Stack Overflow is a community of 4.7 million programmers, just like you, helping each other.

Join them; it only takes a minute:

Sign up
Join the Stack Overflow community to:
  1. Ask programming questions
  2. Answer and help your peers
  3. Get recognized for your expertise

I have a table, TBL1, with only GUIDs.

I have another table, TBL2, in which the primary key is GUID and it also has some other columns. I want to update one of the columns in TBL2 table based on whether the GUID is in TBL1.

Which of the following queries is faster and/or more reliable to use for that?

MERGE INTO [db].[dbo].[TBL1] AS target
    USING [db].[dbo].[TBL2] as source
        ON target.GUID = source.GUID
    WHEN MATCHED THEN
        UPDATE SET
            StatusColumn = 0;

or

UPDATE [db].[dbo].[TBL1]
    SET StatusColumn=0
    WHERE GUID IN (SELECT GUID FROM [db].[dbo].[TBL2])

or maybe something else?

share|improve this question
4  
What happened when you tried it? What does the execution plan say for both statements. – a_horse_with_no_name Mar 29 '12 at 20:00
    
Generally WHERE IN is not recommended. WHERE EXISTS is more generally accepted. But the nity gritty aside: MERGE is designed to do more not faster. But why take someones word, why not test all the options yourself? [Also, note that using a GUID as a Primary Key is often not recommended either. If your PK is your clustered key, you will fragment the table like no-body's business - Because GUID's are not generated in sequence, new entries need inserting at random positions within the table, and not just at the end.] – MatBailie Mar 29 '12 at 20:06
    
@Dems - good advice. I would add that if you're using Guids for primary keys, just create them (or change them) to non-clustered. We noticed significant performance increases in our environment by making that change. – RQDQ Mar 29 '12 at 20:52
    
@Dems Why isn't WHERE IN recommended? Thanks for the tip about clustered GUIDs by the way. – David S. Mar 30 '12 at 13:02
up vote 3 down vote accepted

The answer to this question can only come from the execution plan. From the plan you posted (http://i.imgur.com/6vB2t.png) we can see the following:

  • IN is producing a left semi join. This is a little more efficient. There is also an optimizer weakness which causes the optimizer not to generate a semi join from an explicit join even if it could.
  • Merge is sorting rows. This is because you might get duplicates from your join! If that was impossible merge would be just as fast.
  • I guess the explicit join version is exactly as fast as merge.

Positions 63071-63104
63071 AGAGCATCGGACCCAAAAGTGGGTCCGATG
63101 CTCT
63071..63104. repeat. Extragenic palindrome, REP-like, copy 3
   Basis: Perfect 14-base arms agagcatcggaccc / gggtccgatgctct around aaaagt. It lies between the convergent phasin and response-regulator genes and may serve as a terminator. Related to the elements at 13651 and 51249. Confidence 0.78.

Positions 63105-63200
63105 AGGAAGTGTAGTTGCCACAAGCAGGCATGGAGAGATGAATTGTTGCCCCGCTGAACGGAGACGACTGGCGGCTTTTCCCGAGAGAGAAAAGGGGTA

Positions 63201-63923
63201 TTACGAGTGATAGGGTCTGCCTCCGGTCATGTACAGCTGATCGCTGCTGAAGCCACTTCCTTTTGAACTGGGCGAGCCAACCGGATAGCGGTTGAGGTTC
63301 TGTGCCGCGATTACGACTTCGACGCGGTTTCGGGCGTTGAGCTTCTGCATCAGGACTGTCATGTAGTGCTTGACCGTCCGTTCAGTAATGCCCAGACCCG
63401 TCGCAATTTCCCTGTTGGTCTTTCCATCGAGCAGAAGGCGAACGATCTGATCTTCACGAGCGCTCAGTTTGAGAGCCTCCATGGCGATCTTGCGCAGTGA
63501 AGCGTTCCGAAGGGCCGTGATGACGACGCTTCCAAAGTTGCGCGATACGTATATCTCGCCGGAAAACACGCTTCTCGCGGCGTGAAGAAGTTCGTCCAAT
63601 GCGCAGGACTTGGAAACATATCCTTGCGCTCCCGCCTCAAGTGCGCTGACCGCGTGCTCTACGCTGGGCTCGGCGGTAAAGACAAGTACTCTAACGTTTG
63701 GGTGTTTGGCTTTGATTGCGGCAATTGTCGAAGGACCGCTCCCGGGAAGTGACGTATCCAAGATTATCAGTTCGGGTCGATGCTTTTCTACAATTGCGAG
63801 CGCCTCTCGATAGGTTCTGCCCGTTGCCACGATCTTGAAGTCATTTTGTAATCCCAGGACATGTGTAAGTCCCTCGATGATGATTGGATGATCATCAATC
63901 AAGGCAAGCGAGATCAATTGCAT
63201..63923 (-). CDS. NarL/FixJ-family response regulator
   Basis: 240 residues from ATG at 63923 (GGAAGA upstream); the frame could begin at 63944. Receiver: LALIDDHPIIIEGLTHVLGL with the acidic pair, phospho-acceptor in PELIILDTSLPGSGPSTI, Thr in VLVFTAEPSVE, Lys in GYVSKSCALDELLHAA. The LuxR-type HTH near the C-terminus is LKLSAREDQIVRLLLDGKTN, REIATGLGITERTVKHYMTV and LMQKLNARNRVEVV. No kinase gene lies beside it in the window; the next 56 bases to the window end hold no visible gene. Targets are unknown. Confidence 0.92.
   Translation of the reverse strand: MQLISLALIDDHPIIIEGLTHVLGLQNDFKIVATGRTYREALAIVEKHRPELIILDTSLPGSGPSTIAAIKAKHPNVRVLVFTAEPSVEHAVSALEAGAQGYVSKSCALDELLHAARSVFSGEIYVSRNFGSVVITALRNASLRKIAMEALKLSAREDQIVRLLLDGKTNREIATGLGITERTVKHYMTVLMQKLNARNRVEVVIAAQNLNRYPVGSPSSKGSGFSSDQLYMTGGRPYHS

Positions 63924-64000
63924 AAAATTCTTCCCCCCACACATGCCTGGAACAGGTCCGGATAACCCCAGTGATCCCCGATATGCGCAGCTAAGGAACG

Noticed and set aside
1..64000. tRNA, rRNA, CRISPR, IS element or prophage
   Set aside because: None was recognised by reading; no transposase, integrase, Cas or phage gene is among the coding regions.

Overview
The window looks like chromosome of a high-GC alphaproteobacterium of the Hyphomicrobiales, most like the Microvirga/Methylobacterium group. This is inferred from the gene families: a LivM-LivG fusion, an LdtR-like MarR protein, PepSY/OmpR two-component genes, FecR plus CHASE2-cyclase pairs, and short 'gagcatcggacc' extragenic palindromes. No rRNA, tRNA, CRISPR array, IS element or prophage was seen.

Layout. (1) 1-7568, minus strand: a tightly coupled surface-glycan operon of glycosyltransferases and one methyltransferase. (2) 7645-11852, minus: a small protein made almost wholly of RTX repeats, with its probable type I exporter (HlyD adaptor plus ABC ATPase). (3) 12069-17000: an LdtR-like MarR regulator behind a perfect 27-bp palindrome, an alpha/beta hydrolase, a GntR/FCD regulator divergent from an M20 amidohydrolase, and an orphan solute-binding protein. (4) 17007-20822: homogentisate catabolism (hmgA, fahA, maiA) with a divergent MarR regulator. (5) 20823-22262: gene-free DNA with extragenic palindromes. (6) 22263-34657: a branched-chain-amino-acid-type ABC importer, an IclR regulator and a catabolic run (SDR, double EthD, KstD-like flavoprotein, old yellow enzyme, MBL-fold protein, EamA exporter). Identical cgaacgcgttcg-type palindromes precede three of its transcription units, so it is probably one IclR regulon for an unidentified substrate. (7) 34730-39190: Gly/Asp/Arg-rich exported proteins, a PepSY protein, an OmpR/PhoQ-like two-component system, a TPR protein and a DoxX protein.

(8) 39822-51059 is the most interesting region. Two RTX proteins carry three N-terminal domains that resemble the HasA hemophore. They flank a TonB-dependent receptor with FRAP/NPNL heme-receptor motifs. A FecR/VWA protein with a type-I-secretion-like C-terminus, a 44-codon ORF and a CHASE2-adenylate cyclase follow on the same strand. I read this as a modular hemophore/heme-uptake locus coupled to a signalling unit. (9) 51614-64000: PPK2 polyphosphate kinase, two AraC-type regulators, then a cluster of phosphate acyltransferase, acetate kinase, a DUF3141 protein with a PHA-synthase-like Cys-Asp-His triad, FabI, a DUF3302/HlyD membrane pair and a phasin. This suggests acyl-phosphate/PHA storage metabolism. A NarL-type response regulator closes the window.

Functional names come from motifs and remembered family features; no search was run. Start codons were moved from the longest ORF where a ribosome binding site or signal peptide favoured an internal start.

Diagnosing this without a plan is just guessing. Look at the plan and/or measure. The measuring provides the answer, but the plan provides the understanding of the answer.

share|improve this answer
1  
+1 for "just guessing". – a_horse_with_no_name Mar 29 '12 at 21:12
    
Bear in mind that the execution plan changes as statistics change. Fragmentation, concurrency, and a whole host of other real world factors too. It's not a static answer. – MatBailie Mar 29 '12 at 21:29
    
If the plans are the same and there is no special reason to believe that they might diverge (can't think of any) it is a static answer. – usr Mar 29 '12 at 21:37
    
Here's the execution plan I get. i.imgur.com/6vB2t.png Seems like the merge is almost twice as slow... – David S. Apr 2 '12 at 12:35
    
I added my interpretation. – usr Apr 3 '12 at 18:49

I think the fastest way would probably be a third option using a join:

UPDATE t1 SET StatusColumn=0
FROM db.dbo.TBL1 t1
INNER JOIN db.dbo.TBL2 t2 ON t1.guid = t2.guid
share|improve this answer
    
+1 : As every record in t1 matches 0 or 1 records in t2, I also think that this would be the fastest option. – MatBailie Mar 29 '12 at 20:11
    
Why would that be faster? The merge is equivalent to your version, as is the update statement. Who knows if the optimizer will be able to generate the same plan? I don't but I guess it will. – usr Mar 29 '12 at 20:33
    
@usr - It may generate the same plan for all three, but using a join is the most direct way of telling the optimizer exactly what you want to do. – Eric Petroelje Mar 29 '12 at 20:43
    
Experience tells me that certain patterns are almost always equivalent. Looking at the plan provides this kind of understanding (see my answer). – usr Mar 29 '12 at 20:44
    
Yes, this produced the exact same plan as the where in query. – David S. Apr 2 '12 at 12:39

Your Answer

 
discard

By posting your answer, you agree to the privacy policy and terms of service.

Not the answer you're looking for? Browse other questions tagged or ask your own question.